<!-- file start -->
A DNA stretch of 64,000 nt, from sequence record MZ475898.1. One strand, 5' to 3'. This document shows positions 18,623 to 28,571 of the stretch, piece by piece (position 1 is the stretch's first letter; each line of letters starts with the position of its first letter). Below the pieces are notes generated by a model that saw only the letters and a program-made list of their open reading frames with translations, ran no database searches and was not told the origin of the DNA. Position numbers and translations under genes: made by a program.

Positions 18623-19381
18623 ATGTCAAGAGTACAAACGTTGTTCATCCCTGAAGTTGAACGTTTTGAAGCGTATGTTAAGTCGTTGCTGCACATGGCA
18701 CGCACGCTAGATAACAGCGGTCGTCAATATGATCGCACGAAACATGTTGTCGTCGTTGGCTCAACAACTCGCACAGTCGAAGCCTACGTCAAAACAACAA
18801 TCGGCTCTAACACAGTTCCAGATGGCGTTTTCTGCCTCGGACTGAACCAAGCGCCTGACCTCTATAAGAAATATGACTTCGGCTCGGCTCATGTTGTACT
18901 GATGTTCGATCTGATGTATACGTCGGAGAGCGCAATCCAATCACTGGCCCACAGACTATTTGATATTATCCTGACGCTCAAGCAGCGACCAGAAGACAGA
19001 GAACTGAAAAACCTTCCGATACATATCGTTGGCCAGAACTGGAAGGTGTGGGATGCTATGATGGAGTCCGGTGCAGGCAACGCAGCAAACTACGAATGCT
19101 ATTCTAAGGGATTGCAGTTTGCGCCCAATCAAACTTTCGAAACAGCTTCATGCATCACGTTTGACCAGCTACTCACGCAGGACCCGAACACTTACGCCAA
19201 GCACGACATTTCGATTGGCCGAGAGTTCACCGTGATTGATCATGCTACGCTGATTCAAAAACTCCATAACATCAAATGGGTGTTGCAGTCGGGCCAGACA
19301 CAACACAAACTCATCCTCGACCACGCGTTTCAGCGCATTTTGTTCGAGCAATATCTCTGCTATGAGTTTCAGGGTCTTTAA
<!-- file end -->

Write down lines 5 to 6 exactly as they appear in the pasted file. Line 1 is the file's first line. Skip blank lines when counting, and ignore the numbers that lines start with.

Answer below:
18801 TCGGCTCTAACACAGTTCCAGATGGCGTTTTCTGCCTCGGACTGAACCAAGCGCCTGACCTCTATAAGAAATATGACTTCGGCTCGGCTCATGTTGTACT
18901 GATGTTCGATCTGATGTATACGTCGGAGAGCGCAATCCAATCACTGGCCCACAGACTATTTGATATTATCCTGACGCTCAAGCAGCGACCAGAAGACAGA